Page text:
John Kerrigan

  • Archaic Figure by Amy Clampitt
    Faber, 113 pp, £4.95, February 1988, ISBN 0 571 15043 8
  • Tourists by Grevel Lindop
    Carcanet, 95 pp, £6.95, July 1987, ISBN 0 85635 697 2
  • Sleeping rough by Charles Boyle
    Carcanet, 64 pp, £5.95, November 1987, ISBN 0 85635 731 6
  • This Other Life by Peter Robinson
    Carcanet, 96 pp, £5.95, April 1988, ISBN 0 85635 737 5
  • In the Hot-House by Alan Jenkins
    Chatto, 60 pp, £4.95, May 1988, ISBN 0 7011 3312 0
  • Monterey Cypress by Lachlan Mackinnon
    Chatto, 62 pp, £4.95, May 1988, ISBN 0 7011 3264 7
  • My Darling Camel by Selima Hill
    Chatto, 64 pp, £4.95, May 1988, ISBN 0 7011 3286 8
  • The Air Mines of Mistila by Philip Gross and Sylvia Kantaris
    Bloodaxe, 80 pp, £4.95, June 1988, ISBN 1 85224 055 5
  • X/Self by Edward Kamau Brathwaite
    Oxford, 131 pp, £6.95, April 1988, ISBN 0 19 281987 9
  • The Arkansas Testament by Derek Walcott
    Faber, 117 pp, £3.95, March 1988, ISBN 0 571 14909 X

August is the cruellest month, breeding tailbacks on the Dover Road and logjams in every departure lounge. Travel reverts to travail, stirring dull roots in trepalium – that classical ‘instrument or engine of torture’ now known as the ‘chartered jet’ or ‘transcontinental sleeper’. Driven by some collective urge, we flock abroad and return two weeks later exhausted and ready for a holiday. Why post-industrial man should display such ritualised migratory behaviour already seems mysterious. And future archaeologists will find our tourist networks as baffling as the Songlines which stretch across aboriginal Australia. At which point, they should turn to the poets. For just as the Songlines are, to use Bruce Chatwin’s image, ‘a spaghetti of Iliads and Odysseys, writhing this way and that, in which every “episode” [is] readable’, so the quick and shallow tracks of tourism retrace our oldest myths, revisiting ancient holy sites, seeking out a palm-fringed paradise, ploughing in hydrofoils across the wine-dark Aegean.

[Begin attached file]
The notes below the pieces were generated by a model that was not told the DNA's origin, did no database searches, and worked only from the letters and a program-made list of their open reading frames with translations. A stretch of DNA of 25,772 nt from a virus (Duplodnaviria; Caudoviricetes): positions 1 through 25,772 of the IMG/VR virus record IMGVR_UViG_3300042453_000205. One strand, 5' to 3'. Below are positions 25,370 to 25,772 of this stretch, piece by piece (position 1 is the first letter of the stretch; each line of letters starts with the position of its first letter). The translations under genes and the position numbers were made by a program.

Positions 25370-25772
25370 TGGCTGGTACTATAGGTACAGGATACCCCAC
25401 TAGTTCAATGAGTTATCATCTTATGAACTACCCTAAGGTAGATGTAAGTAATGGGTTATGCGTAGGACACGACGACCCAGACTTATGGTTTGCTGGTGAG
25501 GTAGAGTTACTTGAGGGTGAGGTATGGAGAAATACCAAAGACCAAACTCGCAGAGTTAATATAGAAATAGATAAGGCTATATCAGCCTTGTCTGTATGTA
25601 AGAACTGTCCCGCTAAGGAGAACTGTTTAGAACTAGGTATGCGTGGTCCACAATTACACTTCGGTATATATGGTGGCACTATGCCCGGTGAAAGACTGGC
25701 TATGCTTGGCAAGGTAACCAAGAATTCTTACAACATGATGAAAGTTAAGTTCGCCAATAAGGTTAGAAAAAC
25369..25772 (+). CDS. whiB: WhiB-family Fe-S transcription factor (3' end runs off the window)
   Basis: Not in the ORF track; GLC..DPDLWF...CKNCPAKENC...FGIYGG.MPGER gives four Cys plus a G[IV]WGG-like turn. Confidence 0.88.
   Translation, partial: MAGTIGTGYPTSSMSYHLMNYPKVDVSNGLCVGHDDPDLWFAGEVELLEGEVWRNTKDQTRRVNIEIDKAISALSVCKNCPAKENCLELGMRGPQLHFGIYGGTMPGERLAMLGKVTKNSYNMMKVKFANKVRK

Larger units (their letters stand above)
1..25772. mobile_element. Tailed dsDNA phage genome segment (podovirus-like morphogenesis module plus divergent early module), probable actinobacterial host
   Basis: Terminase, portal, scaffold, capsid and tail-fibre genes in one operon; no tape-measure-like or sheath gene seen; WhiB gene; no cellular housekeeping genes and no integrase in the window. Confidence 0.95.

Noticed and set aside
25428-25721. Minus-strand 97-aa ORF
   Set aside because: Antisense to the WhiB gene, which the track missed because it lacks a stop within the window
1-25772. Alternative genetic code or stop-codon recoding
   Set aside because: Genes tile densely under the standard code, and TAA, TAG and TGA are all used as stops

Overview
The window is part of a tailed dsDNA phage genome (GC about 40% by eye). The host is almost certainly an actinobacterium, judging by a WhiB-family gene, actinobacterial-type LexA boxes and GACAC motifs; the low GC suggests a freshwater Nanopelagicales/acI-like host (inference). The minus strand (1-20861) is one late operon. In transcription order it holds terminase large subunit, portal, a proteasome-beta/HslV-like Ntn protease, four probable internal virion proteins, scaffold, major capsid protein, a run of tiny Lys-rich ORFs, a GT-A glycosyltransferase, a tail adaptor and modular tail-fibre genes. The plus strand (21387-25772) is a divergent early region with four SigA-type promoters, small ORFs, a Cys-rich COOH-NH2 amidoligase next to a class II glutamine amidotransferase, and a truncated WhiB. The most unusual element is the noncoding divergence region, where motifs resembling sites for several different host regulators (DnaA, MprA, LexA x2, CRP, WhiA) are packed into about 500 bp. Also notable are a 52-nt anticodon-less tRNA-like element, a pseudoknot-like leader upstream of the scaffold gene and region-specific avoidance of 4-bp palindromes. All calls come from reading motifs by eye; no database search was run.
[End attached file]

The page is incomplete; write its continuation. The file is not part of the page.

One of the strengths of Amy Clampitt’s new book is its awareness of this field of force, this imaginative map ingrained with irony. Starting from a description of a Greek statue in Berlin, it moves towards the

              middle of the earth, yearned-
for stepmotherland of Hölderlin and Goethe

that is Hellas, and remains, even through a sequence of undistinguished poems on George Eliot and Dorothy Wordsworth, haunted by the genius loci. There are poems about Venice and London. New Providence claims attention. But Greece exerts the strongest pull, a centripetal appeal. Olympia, Thermopylae, Dodona, Hippocrene: there’s a roll and thunder of big names, offset by Clampitt’s darting, oboe-like tones – often wittily nuanced, sometimes reductive and trivializing – as the splendour of the past is contrasted with the tackiness of tourism. Archaic Figure can collapse into the language of a brochure, painting